Effective August 1, 2019, schools are not allowed to penalize or prohibit a GI Bill student from attending or participating in courses while awaiting VA payment (for up to 90 days). See the Veterans Benefits and Transition Act of 2018 for more information.
While the policy must be in place by August 1, 2019, the SAA will determine where this information will be available. Approved institutions must have this information available to students in either the school’s catalog, through an addendum, or on their Website. In addition, the VA GI Bill Comparison Tool will identify schools that have additional requirements.
Yes. The law allows schools to require students to submit a COE in order to qualify for the protections listed in the law. If a student does not comply with their school’s requirement, the student is not protected and the school is allowed to charge a late fee. That late fee, which is due to the student’s failure, will be owed by the student. Even if the student ultimately submits a COE and VA pays tuition and fees, the late fee cannot be reimbursed to the student.
PLEASE NOTE: An institution MUST have a “late fee” policy/requirement in place at the time it’s charged and not created specifically to charge GI Bill benefit recipients.
VA defines “certificate of eligibility” to be any documentation provided by VA that serves to verify eligibility under chapter 31 or 33. The policy permits a student to attend their course of education when the student provides the necessary eligibility documentation, until the earlier of either:
Educational institutions are still permitted to require a student using chapter 31 or 33 to take the following additional actions:
The educational institution must adopt policy to ensure that it does not impose any penalty, including:
No. The law prohibits the school from requiring a student to use his or her federal financial aid, or other sources of payment for tuition and fees while it awaits VA payments within the 90-day period. However, schools are not prohibited from allowing a student to utilize his or her federal financial aid, or any sort of aid or loan for tuition/fees during the interim period if the student wishes to do so. What a school may not do is insist that the student utilize this aid, take out loans, or do anything else so that the tuition and fees are paid in advance of the VA benefit payment.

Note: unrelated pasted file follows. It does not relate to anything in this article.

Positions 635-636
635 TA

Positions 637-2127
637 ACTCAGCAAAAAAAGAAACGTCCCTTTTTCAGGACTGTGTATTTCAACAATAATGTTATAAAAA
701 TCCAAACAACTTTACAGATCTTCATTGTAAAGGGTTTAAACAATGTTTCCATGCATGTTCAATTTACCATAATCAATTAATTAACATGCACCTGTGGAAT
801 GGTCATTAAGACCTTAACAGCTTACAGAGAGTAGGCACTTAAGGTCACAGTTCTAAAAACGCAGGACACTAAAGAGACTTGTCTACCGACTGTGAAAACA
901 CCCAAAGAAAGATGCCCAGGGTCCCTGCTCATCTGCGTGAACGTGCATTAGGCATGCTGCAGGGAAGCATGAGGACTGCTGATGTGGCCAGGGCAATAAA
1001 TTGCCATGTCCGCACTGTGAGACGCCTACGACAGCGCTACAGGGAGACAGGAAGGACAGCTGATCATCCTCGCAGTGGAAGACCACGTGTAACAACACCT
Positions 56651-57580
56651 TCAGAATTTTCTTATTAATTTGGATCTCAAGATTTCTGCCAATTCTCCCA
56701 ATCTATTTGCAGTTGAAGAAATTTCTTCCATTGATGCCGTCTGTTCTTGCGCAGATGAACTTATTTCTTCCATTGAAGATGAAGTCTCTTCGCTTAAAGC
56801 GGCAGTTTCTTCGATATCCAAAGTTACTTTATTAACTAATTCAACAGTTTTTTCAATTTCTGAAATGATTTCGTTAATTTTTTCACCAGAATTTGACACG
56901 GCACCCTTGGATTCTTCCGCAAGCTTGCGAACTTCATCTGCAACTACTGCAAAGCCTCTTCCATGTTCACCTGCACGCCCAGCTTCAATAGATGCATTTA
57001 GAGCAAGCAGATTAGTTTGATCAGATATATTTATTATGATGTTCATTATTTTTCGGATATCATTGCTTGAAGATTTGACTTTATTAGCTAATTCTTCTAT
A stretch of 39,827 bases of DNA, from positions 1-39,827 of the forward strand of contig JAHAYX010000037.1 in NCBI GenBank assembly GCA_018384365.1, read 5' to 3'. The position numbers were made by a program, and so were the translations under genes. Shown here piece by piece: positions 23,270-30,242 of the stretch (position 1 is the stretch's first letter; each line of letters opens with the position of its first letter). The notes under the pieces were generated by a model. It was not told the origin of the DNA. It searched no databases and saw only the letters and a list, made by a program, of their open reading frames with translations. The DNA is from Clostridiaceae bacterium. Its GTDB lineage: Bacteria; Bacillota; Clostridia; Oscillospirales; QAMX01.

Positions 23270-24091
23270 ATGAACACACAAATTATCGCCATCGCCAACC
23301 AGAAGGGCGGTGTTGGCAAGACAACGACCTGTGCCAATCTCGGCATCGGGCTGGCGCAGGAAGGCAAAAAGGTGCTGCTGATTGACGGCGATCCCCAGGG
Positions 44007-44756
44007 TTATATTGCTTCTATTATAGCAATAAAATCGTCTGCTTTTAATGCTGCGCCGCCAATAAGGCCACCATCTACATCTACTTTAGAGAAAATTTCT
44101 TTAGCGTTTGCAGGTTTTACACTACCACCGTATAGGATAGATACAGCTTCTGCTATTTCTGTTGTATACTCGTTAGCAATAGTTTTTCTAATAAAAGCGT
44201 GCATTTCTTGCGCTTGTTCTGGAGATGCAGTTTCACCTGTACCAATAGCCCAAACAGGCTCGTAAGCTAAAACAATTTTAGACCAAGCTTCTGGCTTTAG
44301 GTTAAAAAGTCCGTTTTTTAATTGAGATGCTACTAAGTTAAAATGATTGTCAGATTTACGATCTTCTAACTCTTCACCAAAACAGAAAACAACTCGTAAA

Submit a complaint to VA through the GI Bill School Feedback System.
A school may require a student to pay any charges for which there is no expectation VA will pay based on statute or VA regulations. Some examples are:
The school may use standard collection policies for these amounts, including the assessment of late fees. Also, if the amount that VA eventually pays is less than what the school anticipated receiving, the school is free to levy a fee or require the student to pay for the unmet charges. Contact your School Certifying Official to discuss any fees you may have been charged erroneously.
The new legal requirement goes into effect on August 1, 2019. SAAs are not required to immediately disapprove non-compliant schools on August 1, 2019. Instead, if an SAA determines that a school is not in compliance, it will take appropriate corrective action, including suspension where warranted under 38 CFR § 21.4259. This will give the school 60 days to come into compliance or receive a waiver. If the school does not come into compliance or receive a waiver within 60 days, the SAA should withdraw approval under 38 U.S.C. § 3679. At the time an SAA determines a school in not in compliance due to reasons outside of the school’s direct control (for example, if action is required by the state legislature), the SAA may also recommend that the school request a waiver from the VA through the SAA.
A waiver will only be granted if the educational institution was prohibited from coming into compliance. Please contact your SAA for details and guidance.